• G11C2216/00Indexing scheme relating to G11C16/00 and subgroups, for features not directly covered by these groups
    • G11C2216/02Structural aspects of erasable programmable read-only memories
    • G11C2216/10Floating gate memory cells with a single polysilicon layer

Abstract

A non-volatile memory cell and associated cell array and memory device having reduced program disturb, improved retention of programmed information, and reduced power consumption are disclosed. The memory cell includes a control device coupled to a switch device via a common floating gate, with the control device and the switch device formed on a common substrate, and the switch device formed at least in part in a tub region on the substrate. The tub region has a contact region formed therein. The contact region is adapted for application of a bias voltage to the tub region during a programming operation of the memory cell so as to reduce a programming voltage required to program the memory cell. In an illustrative embodiment, a drain-to-substrate voltage required to program the memory cell is reduced from a conventional value of about 6.5 volts to a value of about 3.5 volts, thus alleviating program disturb problems that can result, e.g., when the drain-to-substrate voltage is applied to multiple columns of an array of cells that are programmed one row at a time. The memory cell is programmed by channel initiated secondary electron (CHISEL) injection of charge onto the floating gate. The invention is particularly well suited for implementation in single-poly flash EEPROM embedded memory devices in integrated circuit applications.

Description

FIELD OF THE INVENTION

The present invention relates generally to electronic memory devices, and more particularly to non-volatile memory cells for use in electronic memory devices such as electrically erasable programmable read-only memories (EEPROMs).

BACKGROUND OF THE INVENTION

A non-volatile memory device is capable of retaining stored information after disconnection of its power source. An EEPROM is a type of non-volatile memory device in which information is written to and erased from the memory cells thereof using an electrical signal. EEPROMs are often implemented as “flash” memory devices in which all memory cells or designated sectors of cells can be simultaneously erased. Such devices typically utilize floating gate transistor structures in which the floating gate used to store charge upon programming of the cell is formed from a single layer of polysilicon. These single-poly flash EEPROMs are particularly well suited for use in applications requiring embedded, low cost, medium density arrays of non-volatile memory cells, such as parameter, protocol, code and data storage for processors and other types of integrated circuits.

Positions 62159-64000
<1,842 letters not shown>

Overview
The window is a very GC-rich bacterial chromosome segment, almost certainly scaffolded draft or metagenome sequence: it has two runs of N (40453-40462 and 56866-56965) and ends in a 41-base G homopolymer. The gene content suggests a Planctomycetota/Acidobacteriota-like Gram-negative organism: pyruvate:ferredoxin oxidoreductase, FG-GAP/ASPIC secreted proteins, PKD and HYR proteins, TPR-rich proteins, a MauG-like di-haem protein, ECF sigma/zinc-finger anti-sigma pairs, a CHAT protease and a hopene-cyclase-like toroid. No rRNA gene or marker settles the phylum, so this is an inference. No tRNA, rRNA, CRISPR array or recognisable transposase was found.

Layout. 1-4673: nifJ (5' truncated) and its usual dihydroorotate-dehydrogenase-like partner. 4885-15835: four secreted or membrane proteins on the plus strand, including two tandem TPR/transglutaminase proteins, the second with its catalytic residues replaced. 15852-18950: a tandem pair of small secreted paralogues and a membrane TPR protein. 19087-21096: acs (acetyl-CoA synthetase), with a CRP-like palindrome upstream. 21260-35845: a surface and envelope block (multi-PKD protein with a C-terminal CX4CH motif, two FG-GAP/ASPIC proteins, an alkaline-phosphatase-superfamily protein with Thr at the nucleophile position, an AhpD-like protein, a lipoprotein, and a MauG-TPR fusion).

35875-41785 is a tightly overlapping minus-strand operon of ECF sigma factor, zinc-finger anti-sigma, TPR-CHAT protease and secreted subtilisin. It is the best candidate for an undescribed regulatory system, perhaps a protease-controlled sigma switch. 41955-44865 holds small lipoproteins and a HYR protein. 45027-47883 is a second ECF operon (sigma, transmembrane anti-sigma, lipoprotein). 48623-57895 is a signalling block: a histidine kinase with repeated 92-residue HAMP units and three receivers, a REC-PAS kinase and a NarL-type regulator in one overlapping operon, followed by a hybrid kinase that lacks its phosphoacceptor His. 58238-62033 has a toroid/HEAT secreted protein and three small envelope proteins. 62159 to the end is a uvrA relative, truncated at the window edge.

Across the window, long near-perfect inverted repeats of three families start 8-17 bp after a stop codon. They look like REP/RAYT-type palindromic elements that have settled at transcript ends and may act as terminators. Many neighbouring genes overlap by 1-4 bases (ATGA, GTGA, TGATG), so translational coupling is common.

Examples of single-poly flash EEPROM memory cells known in the art are described in U.S. Pat. No. 5,465,231, issued Nov. 7, 1995 in the name of inventor K. Ohsaki and entitled “EEPROM and Logic LSI Chip Including Such EEPROM,” U.S. Pat. No. 6,191,980, issued Feb. 20, 2001 in the name of inventors P. J. Kelley et al. and entitled “Single-Poly Non-Volatile Memory Cell Having Low-Capacitance Erase Gate,” R. J. McPartland et al., “SRAM Embedded Memory with Low Cost, FLASH EEPROM-Switch-Controlled Redundancy,” Proceedings of the IEEE Custom Integrated Circuits Conference, Orlando, Fla., May 21-24, 2000, pp.287-289, and R. J. McPartland and R. Singh, “1.25 Volt, Low Cost, Embedded FLASH Memory for Low Density Applications,” Proceedings of the 2000 Symposium on VLSI Circuits, Honolulu, Hawaii, Jun. 15-17, 2000, pp. 158-161, all of which are incorporated by reference herein.